(All photos sourced from: www.cargocollective.com) What is it about Borth that attracts geomyths I wonder? There is a brand new one this week, regarding the proposed artistic sculpture by Robert Davies. The new myth takes the form of an online petition. Petitions are tricky things, they actively seek to condense what can be extremely complex issues, into an easy to understand short account – which is no easy task. The petitioners need to have no position of authority from whi
Last week I attended a public viewing of a television programme I was involved in with the Travel Channel. The show is 'Expedition Unknown', the episode is 'England's Vanished Crown Jewels.' It's about the medieval King John, who allegedly lost his baggage train in The Wash, Anglia, shortly before he passed away amidst riotous politics. My role was as geomythologist and geoscientist, the former involved much untangling of the original latin (thanks to all who helped!) which w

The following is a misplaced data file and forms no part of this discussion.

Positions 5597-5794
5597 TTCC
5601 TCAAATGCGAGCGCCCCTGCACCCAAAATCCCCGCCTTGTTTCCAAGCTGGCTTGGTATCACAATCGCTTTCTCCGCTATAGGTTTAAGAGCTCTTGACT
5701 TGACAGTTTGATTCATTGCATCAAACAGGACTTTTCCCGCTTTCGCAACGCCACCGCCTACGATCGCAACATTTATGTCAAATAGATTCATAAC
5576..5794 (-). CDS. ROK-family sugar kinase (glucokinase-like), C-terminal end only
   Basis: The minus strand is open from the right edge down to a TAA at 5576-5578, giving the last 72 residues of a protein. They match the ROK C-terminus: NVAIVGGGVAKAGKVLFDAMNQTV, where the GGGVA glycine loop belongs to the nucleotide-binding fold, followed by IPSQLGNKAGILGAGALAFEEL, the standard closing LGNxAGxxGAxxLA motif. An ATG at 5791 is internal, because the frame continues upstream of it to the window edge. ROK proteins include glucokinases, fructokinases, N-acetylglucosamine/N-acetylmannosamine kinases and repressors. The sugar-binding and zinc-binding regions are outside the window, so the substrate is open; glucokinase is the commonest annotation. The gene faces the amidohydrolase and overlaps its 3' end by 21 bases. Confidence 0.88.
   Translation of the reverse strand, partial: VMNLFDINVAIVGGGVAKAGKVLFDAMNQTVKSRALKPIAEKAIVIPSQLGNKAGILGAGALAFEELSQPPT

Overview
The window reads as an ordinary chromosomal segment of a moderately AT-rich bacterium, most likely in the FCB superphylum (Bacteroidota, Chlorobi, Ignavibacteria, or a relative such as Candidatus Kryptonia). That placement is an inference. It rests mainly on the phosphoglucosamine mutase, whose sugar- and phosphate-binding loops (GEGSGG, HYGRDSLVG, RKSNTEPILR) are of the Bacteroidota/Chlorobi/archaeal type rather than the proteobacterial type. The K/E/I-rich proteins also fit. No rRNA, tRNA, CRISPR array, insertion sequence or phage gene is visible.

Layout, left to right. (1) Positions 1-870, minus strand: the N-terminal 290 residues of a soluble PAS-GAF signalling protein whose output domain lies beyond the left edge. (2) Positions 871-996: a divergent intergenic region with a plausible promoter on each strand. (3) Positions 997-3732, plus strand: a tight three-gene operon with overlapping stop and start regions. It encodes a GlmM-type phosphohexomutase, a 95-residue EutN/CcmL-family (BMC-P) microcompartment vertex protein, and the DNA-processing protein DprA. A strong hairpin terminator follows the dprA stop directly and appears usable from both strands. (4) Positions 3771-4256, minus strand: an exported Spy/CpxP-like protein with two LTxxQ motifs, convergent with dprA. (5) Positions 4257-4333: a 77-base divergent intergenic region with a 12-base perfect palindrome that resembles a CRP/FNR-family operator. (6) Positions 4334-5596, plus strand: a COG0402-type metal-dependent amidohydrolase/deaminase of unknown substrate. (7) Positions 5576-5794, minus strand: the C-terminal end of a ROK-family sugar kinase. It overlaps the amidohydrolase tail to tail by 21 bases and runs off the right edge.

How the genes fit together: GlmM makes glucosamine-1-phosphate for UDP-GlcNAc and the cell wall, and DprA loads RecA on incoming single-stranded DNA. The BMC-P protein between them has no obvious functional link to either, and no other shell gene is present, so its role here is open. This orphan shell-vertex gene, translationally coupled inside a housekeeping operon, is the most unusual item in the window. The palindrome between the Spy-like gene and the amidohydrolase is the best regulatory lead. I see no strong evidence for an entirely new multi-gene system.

As part of the 'Europe's Lost Frontiers' project, headed by Professor Vince Gaffney at Bradford, the Doggerland sea cores have come to us in Lampeter to be processed. We recently had a team meeting in the labs, including across Skype, resulting for me in the sketch below (there may have been a few, crucial, logistical decisions made by the others as well!). I'd also been challenged to produce a cut out poem from one of the core descriptions I had been collating, which turned
(A Macalla, After a Century's War) From Flanders Fields the poppies grow Inside our houses, row on row, They pierce our breasts with scarlet wings And mark the place where still larks sing Faintly in the century's woe. These are the dead, their name is Hedd. Their graves file the past in serried Ranks of stone, pale in the morning of Flander's fields. Take up no quarrel with your foe, The flame of flowers in your hand. Tread lightly on the soil we share With shadows who will
The other day, my daughter asked me what my favourite WW1 poem was. I was unable to answer. How does one pick a favourite out of war?
I muttered a generic reposte, handing her a copy of Hedd Wyn and falling back on my usual default of Yeats. She gave me a withering look. A day passed - I wrote 'White Poppies' and looked through my photographs from Flander's Fields. I'd visited Belgium because I have family from there - and it also seemed right to take Peace Mala Dove Number